CompUSA Won’t Honor Rebate Promises!

By , July 29, 1996

I am writing in the hopes that CompUSA’s corporate headquarters will issue a $50 rebate as promised by the staff at your Newark, California store….

July 29, 1996

Customer Relations Dept
CompUSA, Inc.
14951 N. Dallas Pkwy
Dallas, TX 75240
Rebecca Jordan
CompUSA Inc.
5234 New Park Plaza
Newark, CA 94560
Epson Zip Drive Mail-In Rebate
3131 Turtle Creek Blvd., #213
Dallas TX 75219
Fulfillment Systems Inc.
P.O. Box 4000
Monticello, MN 55362

Re: CompUSA’s Refusal to Honor Epson ZIP Drive Rebate

Dear People:

I am writing in the hopes that CompUSA’s corporate headquarters will issue a $50 rebate as promised by the staff at your Newark, California store.

On June 15, I responded to a then-current CompUSA advertisement for the Epson Zip Drive, priced at $199 minus a $50 rebate. (I had received the ad as a newspaper insert, probably that same day, and the same flyer was displayed prominently in the Newark, California store.) I went to the Newark store to purchase the drive, and was given a rebate coupon which stated that the rebate expired June 6. When I immediately objected, I was assured by the sales clerk (receipt shows initials RS, which I was told today stands for “Roscoe”) that the rebate had been extended and the rebate would be paid. Since the rebate was a direct CompUSA rebate, I believed the clerk.

Today, I received a notice from “Fulfilment Systems Inc.” (not CompUSA) stating that no rebate would be paid because the rebate expired. (Actually, as you can see from the enclosed copy of the notice, it listed 5 different reasons, but only the expiration appears relevant.)

When I called the Newark store, I got a run-around: one clerk told me that if I drove to the store (17 miles from my office, a 30-minute drive each way) and brought the paperwork to the customer service counter, I would get a refund; I recognized the run-around and asked to speak to the customer service staff, who told me they can’t do that. The store manager and department manager were unavailable.

Next, on another call, I spoke with “Kim” who said that she was “one of the managers,” and she offered to refund $50 if I brought all the paperwork into the store. She said she could not make a refund if I mailed the paperwork to the store, which made me extremely suspicious. (Unfortunately, after repeated lies by your staff on this and a number of earlier matters, I assumed that I would arrive at the Newark store only to learn that there was no employee named “Kim” and the staff would have a nice laugh at my expense. [This actually happened to me at Fry’s once.])

Finally, I called again and spoke with “Rebecca Jordan,” who is apparently the store manager. She acknowledged that she and other staff members had been told that the rebate had been extended. She suggested that to resolve the problem, if I would send the original receipt and other paperwork to her, she would issue a refund by her personal check. While I would like to believe this was a store manager “taking the extra step” to service a customer, I find this situation so irregular that I am no longer willing to mail the original sales receipt to the Newark store.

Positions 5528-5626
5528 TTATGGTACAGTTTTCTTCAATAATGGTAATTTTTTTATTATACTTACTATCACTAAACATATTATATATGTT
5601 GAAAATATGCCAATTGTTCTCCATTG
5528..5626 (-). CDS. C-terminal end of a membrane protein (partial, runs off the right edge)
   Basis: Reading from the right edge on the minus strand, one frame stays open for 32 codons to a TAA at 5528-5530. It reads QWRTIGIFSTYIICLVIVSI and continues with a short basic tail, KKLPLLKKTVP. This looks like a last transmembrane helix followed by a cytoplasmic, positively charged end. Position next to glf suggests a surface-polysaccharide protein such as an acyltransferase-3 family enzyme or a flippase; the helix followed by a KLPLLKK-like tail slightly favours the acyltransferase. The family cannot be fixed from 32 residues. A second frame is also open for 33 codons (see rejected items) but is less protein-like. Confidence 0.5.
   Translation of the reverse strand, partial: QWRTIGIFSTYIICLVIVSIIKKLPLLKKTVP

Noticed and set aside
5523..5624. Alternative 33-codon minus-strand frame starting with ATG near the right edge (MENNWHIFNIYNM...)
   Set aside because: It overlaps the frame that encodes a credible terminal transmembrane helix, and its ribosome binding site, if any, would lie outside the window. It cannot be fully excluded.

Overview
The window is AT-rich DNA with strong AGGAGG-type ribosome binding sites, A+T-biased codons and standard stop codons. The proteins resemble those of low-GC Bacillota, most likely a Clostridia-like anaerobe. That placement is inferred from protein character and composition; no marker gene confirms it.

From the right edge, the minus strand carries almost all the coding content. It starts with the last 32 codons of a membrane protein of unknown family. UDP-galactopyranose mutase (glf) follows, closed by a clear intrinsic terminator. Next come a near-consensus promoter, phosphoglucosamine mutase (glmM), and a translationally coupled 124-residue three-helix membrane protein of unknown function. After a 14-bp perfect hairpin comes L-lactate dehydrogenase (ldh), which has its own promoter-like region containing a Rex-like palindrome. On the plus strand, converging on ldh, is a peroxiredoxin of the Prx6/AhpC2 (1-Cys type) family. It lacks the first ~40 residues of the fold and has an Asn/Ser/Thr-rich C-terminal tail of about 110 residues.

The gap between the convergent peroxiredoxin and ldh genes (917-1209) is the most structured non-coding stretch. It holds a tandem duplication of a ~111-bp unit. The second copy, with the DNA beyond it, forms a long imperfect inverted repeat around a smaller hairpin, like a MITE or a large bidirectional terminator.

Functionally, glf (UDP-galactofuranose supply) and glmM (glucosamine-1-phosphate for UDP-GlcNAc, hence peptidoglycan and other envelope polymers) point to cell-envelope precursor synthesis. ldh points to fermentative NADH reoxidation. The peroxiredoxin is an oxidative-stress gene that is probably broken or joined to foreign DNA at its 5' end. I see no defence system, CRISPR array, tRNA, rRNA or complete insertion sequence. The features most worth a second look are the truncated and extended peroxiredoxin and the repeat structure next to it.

I enclose copies of the original sales receipt (which already reflects the fact that I had to return 2 of the 3 products returned that day), as well as copies of the rebate coupon and the letter I received from Fulfillment Systems.

I ask that someone at CompUSA take the initiative to pay the $50 rebate.

I already had concluded that your firm was unethical because of its regular use of “bait and switch” (advertising sale prices on products that are not available in stores) and because many products on store shelves are mismarked (deliberately positioned above price tags for cheaper out-of-stock products). By carefully not stocking products that are available cheaper elsewhere, you also make a mockery of “price matching.”

I would appreciate a prompt payment of the promised $50 rebate. If payment is not received by Friday, August 9, I will file suit in the small claims division of the municipal court in Fremont.

Sincerely,

/s/

Mark J. Welch

Enclosures:
– Photocopy of original sales receipt
– Photocopy of copy of sales receipt sent with rebate coupon
– Photocopy of rebate coupon
– Copy of letter from Fulfillment Systems Inc. refusing to honor rebate coupon


Results of this Letter:

On August 8, 1996, I received a check for $50 from CompUSA’s Dallas office by Federal Express.

On August 26, 1996, I received a second $50 check from CompUSA’s Dallas office by U.S. Mail. I returned this second check to CompUSA.

On October 4, 1996, I received a third CompUSA check (for $100) from Minnesota by U.S. Mail. I returned this third check to CompUSA.

I have also received email from more than a dozen people complaining that CompUSA had not honored its advertised rebate promises, plus many stories about expired rebate coupons, rebate coupons not available, lower-grade substitutions for advertised specials, and unavailability of sale items.

Don’t buy from crooks — boycott CompUSA!

Don’t buy products based on “phantom rebates.” Think about it: why does CompUSA offer a mail-in rebate rather than a lower price at the store? Processing a rebate coupon takes more time and effort; it costs them more. Manufacturers offer rebates to insure that the full rebate is extended to consumers, and to gather demographic information about customers; a retail store has no similar objectives. Maybe CompUSA is using mail-in rebates in order to artificially inflate per-store revenues, so the company’s performance looks better. Or maybe CompUSA offers mail-in rebates instead of lower prices is because they expect to cheat some customers out of the rebate!

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